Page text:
I’ve been reading John Gray’s Heresies, a book published in 2004. Some of the essays go back to the late 90s, but they are, for the most part, still very relevant. I don’t think Gray is particularly optimistic about the future of the human race (he certainly doesn’t see science as our great salvation and he sees our history as being littered with war and strife) but at least he’s more honest about it than the secular humanists, who somehow think we’re going to overcome all our difficulties by putting faith (yes, faith) in the willingness of scientists to work together. Here’s one typical example of his thinking, from Sex, Atheism and Piano Legs.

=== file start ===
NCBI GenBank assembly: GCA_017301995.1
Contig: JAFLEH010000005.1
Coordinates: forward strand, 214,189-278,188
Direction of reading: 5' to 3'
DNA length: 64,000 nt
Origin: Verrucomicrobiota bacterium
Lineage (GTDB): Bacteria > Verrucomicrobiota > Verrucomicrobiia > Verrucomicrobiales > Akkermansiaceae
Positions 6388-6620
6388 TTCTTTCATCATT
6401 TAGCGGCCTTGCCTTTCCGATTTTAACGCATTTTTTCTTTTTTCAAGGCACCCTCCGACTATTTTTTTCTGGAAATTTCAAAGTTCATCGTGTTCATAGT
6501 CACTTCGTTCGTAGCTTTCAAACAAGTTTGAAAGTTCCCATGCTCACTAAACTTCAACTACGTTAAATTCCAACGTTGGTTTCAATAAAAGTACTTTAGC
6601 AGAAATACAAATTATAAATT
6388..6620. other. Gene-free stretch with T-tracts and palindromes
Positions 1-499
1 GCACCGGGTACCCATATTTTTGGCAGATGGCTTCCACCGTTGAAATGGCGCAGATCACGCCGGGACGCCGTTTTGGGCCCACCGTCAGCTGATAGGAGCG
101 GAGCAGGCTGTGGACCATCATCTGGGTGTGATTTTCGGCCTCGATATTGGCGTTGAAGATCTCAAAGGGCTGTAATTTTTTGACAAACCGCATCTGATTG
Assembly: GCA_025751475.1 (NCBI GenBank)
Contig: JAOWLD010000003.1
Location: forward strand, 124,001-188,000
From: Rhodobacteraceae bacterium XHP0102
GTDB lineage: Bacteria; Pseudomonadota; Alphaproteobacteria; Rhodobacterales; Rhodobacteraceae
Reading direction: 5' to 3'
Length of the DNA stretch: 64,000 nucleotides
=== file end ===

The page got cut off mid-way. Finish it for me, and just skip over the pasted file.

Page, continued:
The need for religion appears to be hard-wired in the human animal. Certainly the behaviour of secular humanists supports this hypothesis. Atheists are usually just as ardently engaged as believers. Quite commonly, they are more intellectually rigid. One cannot engage in dialogue with religious thinkers in Britain today without quickly discovering that they are, on the who, more intelligent, better educated and strikingly more freethinking than unbelievers (as evangelical atheists still incongruously describe themselves). No doubt there are many reasons for this state of affairs, but I suspect it is the repression of the religious impulse that explains the obsessive rigidity of secular thought.